Village after village, Tom and his team were welcomed.
Village after village, they shared their story, listened to the story of the community, and shared the new solar lanterns.
Sometimes, they would do three distributions in a day, Tom said. And when it was time to move to the next village, they piled in the Toyota and hit the beautiful red dirt roads.
While each day followed a pattern, there was variety; sometimes they shared meals with the elders — chicken, bananas, sticky dough, various meats and fruits (always eaten with your hands, of course, Tom said.)
Sometimes they worked through lunch, dizzy from heat and exhaustion. And yet each time, Tom and his team were deeply moved by the happiness radiating from the men, women and kids as they presented the new solar lanterns.
In between distributions, the team made an effort to return to some of the villages, checking in on how the lanterns were working.
Here, Tom said, is where he felt renewed confidence that the lanterns were making a real impact
Kids at school swung their lanterns giggling, sharing that now they can read after the sun goes down
They saw lanterns hanging in people’s homes and in gathering spaces.
One older man they encountered had his lantern safely tucked under his arm all day long.
“I don’t want to put it down,” he shared with them, whispering. “I’m afraid somebody might steal it!”
These moments are what pushed Tom and his team through the exhaustion, through the crammed Toyota rides, through the moments of great joy — and the moments of grief, too. Because at the end of the day, Tom knew many of the hardships of the villages still remained. That was a hard reality to grasp. Sometimes, Tom shared, he found himself crying at the end of the day, overwhelmed.
“They would share their problems, their pain, and they would look at me. Praying that I could help them. That I would find a way,” he said. “It was a lot to take in.”
And yet, for an afternoon, there was something that he could do — something positive; something that would make a change. He saw it in the eyes of the schoolchildren, when they saw the lantern light up for the first time.
He saw it in the rejoicing, the singing, and the smiles of the men and women as they replaced their old kerosene lanterns with new solar ones.
“You can see the lanterns will make a difference,” Tom said. “You can see it had an impact on their lives.”
Fifteen days of travel later, Tom was back in Kampala with a journal full of notes and his heart raw with emotion. Gando suggested a trip to the zoo, a tour of the city. Tom politely declined.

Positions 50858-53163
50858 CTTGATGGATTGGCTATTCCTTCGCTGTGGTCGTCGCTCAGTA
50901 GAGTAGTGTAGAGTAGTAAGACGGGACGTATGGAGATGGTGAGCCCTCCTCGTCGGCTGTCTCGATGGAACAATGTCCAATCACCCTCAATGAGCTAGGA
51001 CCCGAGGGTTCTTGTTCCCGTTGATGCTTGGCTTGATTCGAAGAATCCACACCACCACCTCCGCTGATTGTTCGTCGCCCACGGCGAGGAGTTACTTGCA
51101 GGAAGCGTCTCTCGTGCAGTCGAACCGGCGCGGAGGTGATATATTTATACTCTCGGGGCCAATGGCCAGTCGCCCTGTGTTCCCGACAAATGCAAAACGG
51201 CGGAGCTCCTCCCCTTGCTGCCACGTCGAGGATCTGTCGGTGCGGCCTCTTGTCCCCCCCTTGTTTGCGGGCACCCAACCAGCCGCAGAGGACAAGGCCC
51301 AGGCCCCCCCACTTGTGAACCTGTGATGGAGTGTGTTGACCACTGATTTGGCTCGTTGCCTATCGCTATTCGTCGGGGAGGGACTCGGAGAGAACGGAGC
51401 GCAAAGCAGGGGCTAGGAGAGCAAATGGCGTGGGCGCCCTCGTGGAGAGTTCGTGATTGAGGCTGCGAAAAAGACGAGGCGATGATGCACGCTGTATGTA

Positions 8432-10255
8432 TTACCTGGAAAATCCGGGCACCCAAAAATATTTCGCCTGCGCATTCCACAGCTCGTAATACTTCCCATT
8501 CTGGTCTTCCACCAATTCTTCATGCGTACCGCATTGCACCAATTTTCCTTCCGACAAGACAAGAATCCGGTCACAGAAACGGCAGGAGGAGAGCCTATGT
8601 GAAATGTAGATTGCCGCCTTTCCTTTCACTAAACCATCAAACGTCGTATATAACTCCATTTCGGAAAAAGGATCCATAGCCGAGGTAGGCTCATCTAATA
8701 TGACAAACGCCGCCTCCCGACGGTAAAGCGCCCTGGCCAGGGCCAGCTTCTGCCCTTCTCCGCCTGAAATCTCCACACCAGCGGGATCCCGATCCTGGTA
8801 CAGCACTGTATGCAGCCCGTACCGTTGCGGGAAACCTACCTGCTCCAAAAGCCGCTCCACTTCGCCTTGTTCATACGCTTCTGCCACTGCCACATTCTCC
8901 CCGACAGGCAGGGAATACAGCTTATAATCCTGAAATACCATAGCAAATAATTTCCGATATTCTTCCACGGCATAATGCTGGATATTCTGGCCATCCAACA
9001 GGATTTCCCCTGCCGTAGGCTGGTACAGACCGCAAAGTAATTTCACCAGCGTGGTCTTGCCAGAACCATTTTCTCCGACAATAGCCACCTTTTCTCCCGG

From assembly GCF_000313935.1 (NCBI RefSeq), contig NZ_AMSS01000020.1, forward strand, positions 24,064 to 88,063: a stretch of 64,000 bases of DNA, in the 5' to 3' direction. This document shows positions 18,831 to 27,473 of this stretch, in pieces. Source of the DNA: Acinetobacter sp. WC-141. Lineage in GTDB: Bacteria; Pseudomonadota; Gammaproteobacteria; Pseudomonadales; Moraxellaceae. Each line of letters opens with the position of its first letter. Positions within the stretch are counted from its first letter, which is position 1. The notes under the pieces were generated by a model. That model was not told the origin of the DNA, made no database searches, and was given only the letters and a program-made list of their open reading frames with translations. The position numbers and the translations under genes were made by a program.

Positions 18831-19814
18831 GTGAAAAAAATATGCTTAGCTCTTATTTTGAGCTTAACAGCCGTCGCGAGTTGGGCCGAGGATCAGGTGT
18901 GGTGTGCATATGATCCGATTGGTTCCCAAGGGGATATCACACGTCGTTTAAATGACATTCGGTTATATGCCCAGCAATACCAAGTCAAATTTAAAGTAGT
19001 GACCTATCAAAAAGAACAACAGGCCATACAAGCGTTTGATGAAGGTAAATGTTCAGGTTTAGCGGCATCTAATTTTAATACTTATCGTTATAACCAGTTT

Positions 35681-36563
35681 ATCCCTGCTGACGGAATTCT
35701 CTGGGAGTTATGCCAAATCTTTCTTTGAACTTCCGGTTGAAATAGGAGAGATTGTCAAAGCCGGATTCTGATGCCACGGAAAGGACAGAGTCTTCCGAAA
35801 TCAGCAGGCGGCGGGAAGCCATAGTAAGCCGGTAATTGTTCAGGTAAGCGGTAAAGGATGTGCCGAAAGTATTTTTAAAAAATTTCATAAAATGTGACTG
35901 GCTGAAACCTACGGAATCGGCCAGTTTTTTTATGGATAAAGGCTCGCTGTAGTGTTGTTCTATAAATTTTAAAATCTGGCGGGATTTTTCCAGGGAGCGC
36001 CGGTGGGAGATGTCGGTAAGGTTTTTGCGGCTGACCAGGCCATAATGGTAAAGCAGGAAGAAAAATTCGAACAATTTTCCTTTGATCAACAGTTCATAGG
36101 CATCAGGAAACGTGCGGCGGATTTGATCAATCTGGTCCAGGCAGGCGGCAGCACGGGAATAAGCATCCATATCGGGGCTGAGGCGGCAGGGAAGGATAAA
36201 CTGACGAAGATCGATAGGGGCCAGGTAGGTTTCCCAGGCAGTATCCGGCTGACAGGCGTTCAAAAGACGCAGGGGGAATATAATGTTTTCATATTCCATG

“My friends, I’m sorry,” he said. “I have to rest.”
He rented a hotel room with a resolve to lay in bed for the day and process. That evening, he headed to a nearby market for dinner. He ordered the fish, of course. As he finished his last meal of his first trip to Uganda, he reflected on the past days. What did it mean for GoodBulb? What was he bringing home?
That night, he wrote down some final thoughts in his journal.
When I think back to the beginning idea for GoodBulb… we only had statistics about what kerosene does, about how many people live without light. I’d only seen it on paper. Being here, it’s real.
Tom paused. This was what, most of all, would stay with him forever. That these statistics are more than just numbers. These are men he shook hands with, women he laughed with, children he danced with. These are his friends
It was important to see in person that what we’re doing is going to make a difference. That’s what we’re coming home with — I am now confident, and I have SEEN, that what we are doing IS making a difference.
Yes, we realize these people need more. But our lanterns are impacting a small part of their lives. And that is a start.
You made this story happen. Each time you purchase a GoodBulb, you are supporting our mission to bring light to families without electricity around the world. With GoodBulb, you have the opportunity to buy a light, and be a light.
The need is real. While we were able to visit 11 villages and distribute over 2,000 lanterns on our journey in Uganda, there are still hundreds more families and communities around the world in need of better lighting solutions. In fact, Gando has already contacted GoodBulb for future opportunities.
@goodbulbtom he may not be the best dancer but he sure can chew that gum!
Ben may be the greatest driver to ever navigate these gorgeous red roads.